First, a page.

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panatmansam:

ponderationInfinite Sand by Mark Graf

pyramidpoetry:

The Wheel of Life - Samsara

" Some people awaken spiritually without ever coming into contact with any meditation technique or any spiritual teaching. They may awaken simply because they can’t stand the suffering anymore. "

- Eckhart Tolle (via awakenedvibrations)

(via wiy)

" Directing the mind to stay in the present can be a formidable task. "

- ― Allan Loko (via psych-quotes)

" Prophet Jesus (a.s.) said, ‘He who has knowledge, acts upon what he knows and teaches it to others is regarded as great in the greatest Kingdom [of the heavens].’ "

-  Tanbih Al-Khawatir, V. 1, P. 82 (via thelittlephilosopher)

(via thelittlephilosopher)

(Source: eatsleepsweat, via onmyadventure)

" The truth you believe in and cling to makes you unavailable to hear anything new. "

-

Pema Chödrön, The wisdom of no escape: And the path of loving-kindness

(via yoga9vipassana)

(via lovespulse)

(Source: naturehomes)

(Source: funky-grrrl, via theclassyissue)

(Source: airows)

(Source: almostgolden, via psychedelic-tea)

(via megacosms)

I'm heading off to college & was wondering: how can I balance school life while also maintaining my buddhist faith? I don't want to put that on the back burner even when my life gets hectic.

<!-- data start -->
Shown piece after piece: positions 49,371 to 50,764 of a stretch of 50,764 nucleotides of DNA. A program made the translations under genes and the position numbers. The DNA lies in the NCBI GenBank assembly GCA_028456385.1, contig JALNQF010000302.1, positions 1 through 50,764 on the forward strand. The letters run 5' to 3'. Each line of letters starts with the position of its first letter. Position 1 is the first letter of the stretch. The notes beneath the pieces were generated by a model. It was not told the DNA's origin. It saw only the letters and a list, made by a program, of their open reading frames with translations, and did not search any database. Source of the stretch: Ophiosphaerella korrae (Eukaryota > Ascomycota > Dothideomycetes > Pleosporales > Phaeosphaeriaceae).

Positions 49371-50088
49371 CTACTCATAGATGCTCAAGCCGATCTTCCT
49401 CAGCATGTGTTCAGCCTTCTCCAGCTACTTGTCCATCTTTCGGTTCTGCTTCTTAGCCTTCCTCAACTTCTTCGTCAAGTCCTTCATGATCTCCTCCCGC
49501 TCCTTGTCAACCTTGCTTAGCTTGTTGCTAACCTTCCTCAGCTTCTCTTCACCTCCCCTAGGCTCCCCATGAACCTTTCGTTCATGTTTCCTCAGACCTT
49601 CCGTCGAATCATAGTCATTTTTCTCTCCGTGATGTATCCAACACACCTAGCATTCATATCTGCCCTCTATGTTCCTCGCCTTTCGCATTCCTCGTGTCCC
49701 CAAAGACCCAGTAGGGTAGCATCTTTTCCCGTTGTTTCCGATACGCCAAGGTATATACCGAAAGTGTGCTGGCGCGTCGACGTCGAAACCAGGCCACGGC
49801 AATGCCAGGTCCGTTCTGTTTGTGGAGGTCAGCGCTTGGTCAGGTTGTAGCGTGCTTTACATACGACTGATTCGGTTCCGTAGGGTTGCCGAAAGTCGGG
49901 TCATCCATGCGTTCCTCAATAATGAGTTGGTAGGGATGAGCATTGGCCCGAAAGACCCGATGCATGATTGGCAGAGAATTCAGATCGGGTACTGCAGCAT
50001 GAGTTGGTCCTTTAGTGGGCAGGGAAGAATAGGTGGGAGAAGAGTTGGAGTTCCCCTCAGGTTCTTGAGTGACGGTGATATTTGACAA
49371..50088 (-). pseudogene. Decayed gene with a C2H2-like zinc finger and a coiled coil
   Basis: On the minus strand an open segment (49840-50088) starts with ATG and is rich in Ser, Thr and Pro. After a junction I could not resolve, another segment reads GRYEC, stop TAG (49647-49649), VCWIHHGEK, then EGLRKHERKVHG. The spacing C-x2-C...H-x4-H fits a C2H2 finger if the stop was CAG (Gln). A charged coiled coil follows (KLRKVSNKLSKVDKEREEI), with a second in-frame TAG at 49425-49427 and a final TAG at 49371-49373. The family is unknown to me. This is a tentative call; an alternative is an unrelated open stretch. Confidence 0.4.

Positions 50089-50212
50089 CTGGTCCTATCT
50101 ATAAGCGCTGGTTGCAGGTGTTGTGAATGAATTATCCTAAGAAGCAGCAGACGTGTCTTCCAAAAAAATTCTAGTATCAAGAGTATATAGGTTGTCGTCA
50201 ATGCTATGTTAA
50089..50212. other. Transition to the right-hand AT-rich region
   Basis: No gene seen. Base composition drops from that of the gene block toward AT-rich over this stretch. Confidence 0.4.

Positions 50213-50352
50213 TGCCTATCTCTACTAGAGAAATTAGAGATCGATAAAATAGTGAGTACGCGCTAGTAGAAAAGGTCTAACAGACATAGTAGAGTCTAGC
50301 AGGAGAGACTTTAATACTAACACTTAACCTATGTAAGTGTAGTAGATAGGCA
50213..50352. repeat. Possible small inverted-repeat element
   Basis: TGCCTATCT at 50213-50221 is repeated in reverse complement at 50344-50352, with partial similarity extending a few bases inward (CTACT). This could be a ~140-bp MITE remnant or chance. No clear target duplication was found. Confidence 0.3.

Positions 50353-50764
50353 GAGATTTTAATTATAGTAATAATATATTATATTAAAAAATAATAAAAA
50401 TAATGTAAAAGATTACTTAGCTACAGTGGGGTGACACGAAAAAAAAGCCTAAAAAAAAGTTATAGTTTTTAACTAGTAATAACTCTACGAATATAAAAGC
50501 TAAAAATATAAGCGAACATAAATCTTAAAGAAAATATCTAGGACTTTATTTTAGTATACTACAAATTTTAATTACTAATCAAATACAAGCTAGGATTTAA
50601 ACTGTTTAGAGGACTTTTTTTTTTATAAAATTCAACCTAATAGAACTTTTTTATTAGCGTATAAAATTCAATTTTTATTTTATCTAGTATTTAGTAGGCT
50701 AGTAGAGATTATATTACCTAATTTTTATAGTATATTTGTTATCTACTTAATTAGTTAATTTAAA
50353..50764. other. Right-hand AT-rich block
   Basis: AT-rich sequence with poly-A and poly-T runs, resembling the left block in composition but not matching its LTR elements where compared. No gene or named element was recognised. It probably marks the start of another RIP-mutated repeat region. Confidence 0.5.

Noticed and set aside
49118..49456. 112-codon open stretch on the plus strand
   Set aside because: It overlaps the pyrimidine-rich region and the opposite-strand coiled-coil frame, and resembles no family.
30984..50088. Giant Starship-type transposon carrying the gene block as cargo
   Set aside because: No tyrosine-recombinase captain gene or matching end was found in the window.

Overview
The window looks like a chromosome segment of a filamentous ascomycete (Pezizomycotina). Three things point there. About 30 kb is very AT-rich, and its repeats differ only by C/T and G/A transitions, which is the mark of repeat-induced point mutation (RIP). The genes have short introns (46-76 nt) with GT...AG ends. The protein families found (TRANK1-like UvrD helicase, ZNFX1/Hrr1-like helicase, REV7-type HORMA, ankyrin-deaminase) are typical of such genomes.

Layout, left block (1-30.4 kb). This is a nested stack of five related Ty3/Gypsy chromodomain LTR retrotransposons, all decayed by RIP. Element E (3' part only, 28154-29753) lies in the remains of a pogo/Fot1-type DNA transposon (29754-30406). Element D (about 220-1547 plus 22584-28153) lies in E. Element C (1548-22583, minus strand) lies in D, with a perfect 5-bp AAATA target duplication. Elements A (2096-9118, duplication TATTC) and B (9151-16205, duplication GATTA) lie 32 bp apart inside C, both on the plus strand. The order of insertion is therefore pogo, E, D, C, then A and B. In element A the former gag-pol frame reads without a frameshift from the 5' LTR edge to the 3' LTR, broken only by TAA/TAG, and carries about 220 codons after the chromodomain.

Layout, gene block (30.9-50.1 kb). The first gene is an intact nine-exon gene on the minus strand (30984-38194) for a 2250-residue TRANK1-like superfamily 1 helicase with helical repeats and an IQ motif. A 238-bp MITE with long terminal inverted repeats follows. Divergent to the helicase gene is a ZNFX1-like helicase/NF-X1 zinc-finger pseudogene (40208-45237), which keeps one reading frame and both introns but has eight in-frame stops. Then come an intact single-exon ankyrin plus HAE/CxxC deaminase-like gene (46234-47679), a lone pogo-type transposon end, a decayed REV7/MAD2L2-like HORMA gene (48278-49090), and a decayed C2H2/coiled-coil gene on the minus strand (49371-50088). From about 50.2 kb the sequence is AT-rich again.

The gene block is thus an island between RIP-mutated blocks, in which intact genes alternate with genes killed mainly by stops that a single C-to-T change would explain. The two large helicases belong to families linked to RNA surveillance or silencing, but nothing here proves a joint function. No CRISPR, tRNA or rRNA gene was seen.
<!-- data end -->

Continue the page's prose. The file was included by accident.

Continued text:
Asked by yeesuswept

lazyyogi:

It is your buddhist practice that will keep you open, curious, loving, and dedicated when you meet your college responsibilities and social freedoms. 

Now is the time that your spirituality will begin shine through whatever you do. Being buddhist is not what you do but the way you do things, the way you approach life and identity. 

A buddhist knows there is no such thing as an inherent identity. Everything is just a collection of interconnected influences coming together and falling apart in the dance of form and formlessness. 

As such, what is there to fear? What is there to desire? You move with the dance and it’s no big deal. Yet it is quite wonderful as well. 

Really put the effort in to maintain a bit of a daily practice. Try to do a bit of meditation every day, read a bit of scripture every day. It doesn’t need to be a lot; being a freshman in college is a robust experience. But maintain touch with buddhism to the extent that something about it is inspiring you every day. 

A buddhist book that I am always recommending, that should be a handbook for life in this modern society, is The Places That Scare You by Pema Chodron. In it are many useful and life-changing practices that will help you to deepen you path and daily life regardless of whether you are meeting pain or pleasure, happiness or sorrow. 

So in the end, it is not a choice between maintaining your buddhist faith and living a normal college life. Every day you can discover anew the place in which those two dynamics meet, and then live from that place. 

Namaste, my friend. :) Best of luck in your upcoming college career.